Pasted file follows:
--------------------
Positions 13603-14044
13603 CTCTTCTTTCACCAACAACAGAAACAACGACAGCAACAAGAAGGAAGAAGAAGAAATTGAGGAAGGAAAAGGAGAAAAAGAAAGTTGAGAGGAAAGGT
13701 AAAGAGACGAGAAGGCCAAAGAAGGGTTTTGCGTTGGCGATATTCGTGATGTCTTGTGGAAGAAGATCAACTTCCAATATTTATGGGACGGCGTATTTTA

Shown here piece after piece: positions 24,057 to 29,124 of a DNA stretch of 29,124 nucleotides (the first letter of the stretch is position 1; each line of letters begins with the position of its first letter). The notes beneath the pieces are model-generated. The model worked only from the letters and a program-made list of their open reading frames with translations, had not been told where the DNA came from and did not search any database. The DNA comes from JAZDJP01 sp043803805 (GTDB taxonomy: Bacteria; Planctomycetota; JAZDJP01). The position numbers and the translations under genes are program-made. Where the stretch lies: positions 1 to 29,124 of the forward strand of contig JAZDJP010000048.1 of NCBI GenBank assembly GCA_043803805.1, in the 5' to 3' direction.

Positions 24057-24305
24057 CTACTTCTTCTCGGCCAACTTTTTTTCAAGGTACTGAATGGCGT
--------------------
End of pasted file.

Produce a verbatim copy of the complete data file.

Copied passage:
Positions 13603-14044
13603 CTCTTCTTTCACCAACAACAGAAACAACGACAGCAACAAGAAGGAAGAAGAAGAAATTGAGGAAGGAAAAGGAGAAAAAGAAAGTTGAGAGGAAAGGT
13701 AAAGAGACGAGAAGGCCAAAGAAGGGTTTTGCGTTGGCGATATTCGTGATGTCTTGTGGAAGAAGATCAACTTCCAATATTTATGGGACGGCGTATTTTA

Shown here piece after piece: positions 24,057 to 29,124 of a DNA stretch of 29,124 nucleotides (the first letter of the stretch is position 1; each line of letters begins with the position of its first letter). The notes beneath the pieces are model-generated. The model worked only from the letters and a program-made list of their open reading frames with translations, had not been told where the DNA came from and did not search any database. The DNA comes from JAZDJP01 sp043803805 (GTDB taxonomy: Bacteria; Planctomycetota; JAZDJP01). The position numbers and the translations under genes are program-made. Where the stretch lies: positions 1 to 29,124 of the forward strand of contig JAZDJP010000048.1 of NCBI GenBank assembly GCA_043803805.1, in the 5' to 3' direction.

Positions 24057-24305
24057 CTACTTCTTCTCGGCCAACTTTTTTTCAAGGTACTGAATGGCGT